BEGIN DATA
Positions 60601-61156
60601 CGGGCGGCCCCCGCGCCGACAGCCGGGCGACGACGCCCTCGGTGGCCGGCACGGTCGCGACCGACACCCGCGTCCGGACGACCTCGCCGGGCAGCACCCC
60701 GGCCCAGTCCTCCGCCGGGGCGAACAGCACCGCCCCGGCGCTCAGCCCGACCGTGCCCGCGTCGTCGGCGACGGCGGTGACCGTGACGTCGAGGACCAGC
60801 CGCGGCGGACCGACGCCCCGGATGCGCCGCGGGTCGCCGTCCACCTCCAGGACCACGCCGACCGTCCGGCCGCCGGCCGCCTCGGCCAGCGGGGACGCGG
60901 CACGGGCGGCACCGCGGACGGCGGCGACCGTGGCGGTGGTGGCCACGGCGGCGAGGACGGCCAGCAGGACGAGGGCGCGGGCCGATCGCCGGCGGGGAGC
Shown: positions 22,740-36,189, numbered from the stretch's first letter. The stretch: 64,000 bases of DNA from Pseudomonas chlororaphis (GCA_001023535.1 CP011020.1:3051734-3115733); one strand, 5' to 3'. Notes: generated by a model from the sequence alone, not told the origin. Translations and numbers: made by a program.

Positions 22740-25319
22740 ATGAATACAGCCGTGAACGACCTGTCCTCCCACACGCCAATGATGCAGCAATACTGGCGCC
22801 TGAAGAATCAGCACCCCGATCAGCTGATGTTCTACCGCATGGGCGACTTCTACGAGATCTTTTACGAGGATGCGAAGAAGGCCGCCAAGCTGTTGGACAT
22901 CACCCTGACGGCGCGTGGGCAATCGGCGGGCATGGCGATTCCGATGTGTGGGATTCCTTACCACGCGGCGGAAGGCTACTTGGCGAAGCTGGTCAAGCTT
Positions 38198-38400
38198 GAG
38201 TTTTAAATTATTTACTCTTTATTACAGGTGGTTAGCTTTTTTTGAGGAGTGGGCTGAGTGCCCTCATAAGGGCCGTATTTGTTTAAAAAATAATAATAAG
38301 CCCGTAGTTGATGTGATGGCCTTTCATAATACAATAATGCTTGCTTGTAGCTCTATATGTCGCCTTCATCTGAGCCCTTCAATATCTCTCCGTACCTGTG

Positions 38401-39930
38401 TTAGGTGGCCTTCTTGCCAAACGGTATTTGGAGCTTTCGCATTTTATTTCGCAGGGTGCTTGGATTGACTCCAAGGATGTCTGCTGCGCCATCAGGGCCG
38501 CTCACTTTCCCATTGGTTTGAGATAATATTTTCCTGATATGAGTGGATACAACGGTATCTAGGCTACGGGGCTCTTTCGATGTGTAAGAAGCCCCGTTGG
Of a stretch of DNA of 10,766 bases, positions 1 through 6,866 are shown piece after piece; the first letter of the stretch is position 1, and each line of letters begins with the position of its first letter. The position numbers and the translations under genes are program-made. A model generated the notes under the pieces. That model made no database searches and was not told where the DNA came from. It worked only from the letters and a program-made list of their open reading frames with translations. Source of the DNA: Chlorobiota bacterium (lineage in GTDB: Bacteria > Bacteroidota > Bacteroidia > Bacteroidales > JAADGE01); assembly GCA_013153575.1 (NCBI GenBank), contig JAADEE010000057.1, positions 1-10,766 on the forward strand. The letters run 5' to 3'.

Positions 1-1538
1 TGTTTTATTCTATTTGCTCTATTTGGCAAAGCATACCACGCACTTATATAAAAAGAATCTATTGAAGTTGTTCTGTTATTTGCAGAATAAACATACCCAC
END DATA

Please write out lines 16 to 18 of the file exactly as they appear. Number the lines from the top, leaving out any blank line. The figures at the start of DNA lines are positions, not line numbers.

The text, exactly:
38401 TTAGGTGGCCTTCTTGCCAAACGGTATTTGGAGCTTTCGCATTTTATTTCGCAGGGTGCTTGGATTGACTCCAAGGATGTCTGCTGCGCCATCAGGGCCG
38501 CTCACTTTCCCATTGGTTTGAGATAATATTTTCCTGATATGAGTGGATACAACGGTATCTAGGCTACGGGGCTCTTTCGATGTGTAAGAAGCCCCGTTGG
Of a stretch of DNA of 10,766 bases, positions 1 through 6,866 are shown piece after piece; the first letter of the stretch is position 1, and each line of letters begins with the position of its first letter. The position numbers and the translations under genes are program-made. A model generated the notes under the pieces. That model made no database searches and was not told where the DNA came from. It worked only from the letters and a program-made list of their open reading frames with translations. Source of the DNA: Chlorobiota bacterium (lineage in GTDB: Bacteria > Bacteroidota > Bacteroidia > Bacteroidales > JAADGE01); assembly GCA_013153575.1 (NCBI GenBank), contig JAADEE010000057.1, positions 1-10,766 on the forward strand. The letters run 5' to 3'.